Modern Economy 01/2013; 4(10):9-13. DOI:10.4236/me.2013.410A002
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    • "The goals for treatment of children and adolescents with type 1 DM are twofold: first, to achieve stable glycaemic control and second, to prevent or delay the occurrence of lifethreatening complications associated with ketoacidosis (Robert et al. 2007). These goals include reducing the risk of hypoglycaemia and preventing or delaying long-term microvascular and macrovascular complications (Tamborlane et al. 2006). The focus of care for patients with DM is to optimise their quality of life (Hart et al. 2007). "
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    ABSTRACT: To explore the effects of exercise programme on glycosylated haemoglobin and peak oxygen uptake in children and adolescents with type 1 diabetes mellitus. Regular exercise has been shown to be effective in blood glucose control, which includes improving glucose tolerance and insulin sensitivity, decreasing glycosylated haemoglobin levels and improving cardiorespiratory fitness. Quasi-experimental design with a twelve-week home-based aerobic exercise programme. Twenty-eight participants completed the study: 12 in the home-based exercise group, 11 in the non-exercise control group and five in the self-directed exercise group. A mixed model was used to capture longitudinal change in glycosylated haemoglobin levels. The home-based aerobic exercise group showed no significant effect on glycemic control and peak oxygen uptake in this study across assessment times. However, a group difference in glycosylated haemoglobin levels at the nine-month follow-up was significant (general linear model: F = 4.06, p = 0.03). A Bonferroni test indicated that glycosylated haemoglobin levels in the home-based exercise group were higher than in the self-directed exercise group (p < 0.05) and higher in the control group than in the self-directed exercise group (p < 0.05) at the nine-month follow-up. Home-based aerobic exercise showed no significant effect on peak oxygen uptake in this study. A three-month home-based aerobic exercise programme has no significant effect on glycosylated haemoglobin and peak oxygen uptake levels in children with type 1 diabetes mellitus. Our exercise programme has designed that children can practice exercise at home and is a viable component of self-care intervention to improve patient's self-care skill and diabetes care control. However, how to encourage patients to adhere the exercise programme is a challenge for health care providers.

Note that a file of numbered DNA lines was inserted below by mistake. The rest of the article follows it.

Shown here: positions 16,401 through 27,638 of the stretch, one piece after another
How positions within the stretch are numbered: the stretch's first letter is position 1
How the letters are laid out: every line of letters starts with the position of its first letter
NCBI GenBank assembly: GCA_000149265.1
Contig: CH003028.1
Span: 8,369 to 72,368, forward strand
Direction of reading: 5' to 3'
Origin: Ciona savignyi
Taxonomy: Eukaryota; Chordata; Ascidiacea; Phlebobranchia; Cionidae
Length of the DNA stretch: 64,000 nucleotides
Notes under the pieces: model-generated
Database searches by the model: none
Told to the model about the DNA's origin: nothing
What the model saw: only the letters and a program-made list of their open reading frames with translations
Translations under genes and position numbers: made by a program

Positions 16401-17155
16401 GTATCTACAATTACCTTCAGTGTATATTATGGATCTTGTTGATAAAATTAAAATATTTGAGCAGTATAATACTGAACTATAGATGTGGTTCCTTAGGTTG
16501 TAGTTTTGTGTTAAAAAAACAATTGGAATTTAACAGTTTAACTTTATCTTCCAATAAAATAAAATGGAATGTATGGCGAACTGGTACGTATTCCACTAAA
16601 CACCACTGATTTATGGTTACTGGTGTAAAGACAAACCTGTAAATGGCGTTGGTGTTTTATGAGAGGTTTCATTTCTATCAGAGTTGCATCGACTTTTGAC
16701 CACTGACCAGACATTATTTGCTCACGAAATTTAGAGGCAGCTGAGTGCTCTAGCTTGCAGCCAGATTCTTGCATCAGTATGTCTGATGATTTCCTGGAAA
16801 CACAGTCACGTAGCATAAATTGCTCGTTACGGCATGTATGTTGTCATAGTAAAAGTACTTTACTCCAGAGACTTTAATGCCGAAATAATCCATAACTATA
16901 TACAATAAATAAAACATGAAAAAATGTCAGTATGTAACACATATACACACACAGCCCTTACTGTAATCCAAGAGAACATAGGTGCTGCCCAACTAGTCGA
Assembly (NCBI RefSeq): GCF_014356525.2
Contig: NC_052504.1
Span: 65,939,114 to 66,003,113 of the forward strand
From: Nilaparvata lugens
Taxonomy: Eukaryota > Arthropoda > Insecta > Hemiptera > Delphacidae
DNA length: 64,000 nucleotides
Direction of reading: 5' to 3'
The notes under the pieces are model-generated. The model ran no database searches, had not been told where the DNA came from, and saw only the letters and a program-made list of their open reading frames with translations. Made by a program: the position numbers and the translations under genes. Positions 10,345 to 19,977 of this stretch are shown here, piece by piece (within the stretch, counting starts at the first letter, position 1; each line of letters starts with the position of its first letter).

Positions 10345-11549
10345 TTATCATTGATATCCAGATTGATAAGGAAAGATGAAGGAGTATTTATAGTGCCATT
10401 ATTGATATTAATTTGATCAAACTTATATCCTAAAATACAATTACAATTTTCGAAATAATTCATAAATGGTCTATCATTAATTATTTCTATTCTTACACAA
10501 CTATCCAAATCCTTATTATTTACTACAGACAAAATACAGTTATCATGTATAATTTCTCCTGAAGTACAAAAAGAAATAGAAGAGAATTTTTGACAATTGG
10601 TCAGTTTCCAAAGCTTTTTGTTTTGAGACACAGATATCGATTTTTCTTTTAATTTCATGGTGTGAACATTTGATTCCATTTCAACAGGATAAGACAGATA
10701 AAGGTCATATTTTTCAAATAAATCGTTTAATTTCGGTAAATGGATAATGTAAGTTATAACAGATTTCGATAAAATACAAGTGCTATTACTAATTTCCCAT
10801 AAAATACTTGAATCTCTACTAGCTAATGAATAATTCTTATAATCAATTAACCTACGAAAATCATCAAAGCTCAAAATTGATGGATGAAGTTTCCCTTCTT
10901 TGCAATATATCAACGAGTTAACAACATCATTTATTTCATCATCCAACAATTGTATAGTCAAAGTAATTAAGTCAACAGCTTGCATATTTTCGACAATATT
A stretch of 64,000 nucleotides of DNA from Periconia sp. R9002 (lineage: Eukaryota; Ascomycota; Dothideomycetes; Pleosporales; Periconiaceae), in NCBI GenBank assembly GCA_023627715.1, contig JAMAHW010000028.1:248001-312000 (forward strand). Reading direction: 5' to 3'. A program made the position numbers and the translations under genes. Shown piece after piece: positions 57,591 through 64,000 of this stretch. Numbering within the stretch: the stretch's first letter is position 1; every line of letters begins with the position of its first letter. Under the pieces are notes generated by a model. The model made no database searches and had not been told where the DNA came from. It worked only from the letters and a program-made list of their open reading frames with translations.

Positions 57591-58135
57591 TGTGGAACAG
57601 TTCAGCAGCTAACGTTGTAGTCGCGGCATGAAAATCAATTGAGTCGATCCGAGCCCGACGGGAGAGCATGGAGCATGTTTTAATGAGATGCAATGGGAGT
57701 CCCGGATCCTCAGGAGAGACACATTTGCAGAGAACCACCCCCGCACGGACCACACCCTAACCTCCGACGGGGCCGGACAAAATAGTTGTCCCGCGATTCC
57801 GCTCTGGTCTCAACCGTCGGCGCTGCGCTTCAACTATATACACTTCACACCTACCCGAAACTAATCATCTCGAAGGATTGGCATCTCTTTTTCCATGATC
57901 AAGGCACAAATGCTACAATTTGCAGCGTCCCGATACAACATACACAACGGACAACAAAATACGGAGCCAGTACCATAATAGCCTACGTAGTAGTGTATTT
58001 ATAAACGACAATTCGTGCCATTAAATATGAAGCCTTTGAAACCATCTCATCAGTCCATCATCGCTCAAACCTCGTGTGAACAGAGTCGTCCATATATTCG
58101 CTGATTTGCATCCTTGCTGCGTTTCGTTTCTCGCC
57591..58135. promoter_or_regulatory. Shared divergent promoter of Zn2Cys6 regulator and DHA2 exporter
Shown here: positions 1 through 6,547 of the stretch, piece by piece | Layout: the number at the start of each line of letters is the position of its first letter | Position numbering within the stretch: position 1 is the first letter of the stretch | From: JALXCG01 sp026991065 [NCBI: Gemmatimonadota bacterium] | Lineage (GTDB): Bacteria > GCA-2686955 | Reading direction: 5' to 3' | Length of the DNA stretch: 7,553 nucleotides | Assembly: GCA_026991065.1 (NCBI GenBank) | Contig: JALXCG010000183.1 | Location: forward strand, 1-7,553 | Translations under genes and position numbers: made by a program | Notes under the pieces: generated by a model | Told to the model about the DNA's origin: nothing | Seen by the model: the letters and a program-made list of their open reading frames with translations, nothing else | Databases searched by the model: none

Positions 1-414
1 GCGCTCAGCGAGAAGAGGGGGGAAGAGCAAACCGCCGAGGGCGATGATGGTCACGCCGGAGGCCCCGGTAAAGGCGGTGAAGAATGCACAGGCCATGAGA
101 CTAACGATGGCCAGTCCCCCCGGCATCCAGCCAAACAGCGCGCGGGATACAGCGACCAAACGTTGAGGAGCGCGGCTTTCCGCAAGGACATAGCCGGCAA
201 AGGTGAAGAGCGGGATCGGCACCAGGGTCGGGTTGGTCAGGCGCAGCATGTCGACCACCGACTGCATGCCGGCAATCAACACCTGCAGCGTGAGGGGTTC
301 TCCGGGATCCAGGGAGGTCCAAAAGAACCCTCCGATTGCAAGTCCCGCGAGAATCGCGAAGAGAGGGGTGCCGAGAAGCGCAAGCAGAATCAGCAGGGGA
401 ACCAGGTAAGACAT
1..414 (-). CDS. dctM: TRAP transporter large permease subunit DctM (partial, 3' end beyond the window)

Journal of Clinical Nursing 03/2011; 20(5-6):681-91. DOI:10.1111/j.1365-2702.2010.03533.x · 1.23 Impact Factor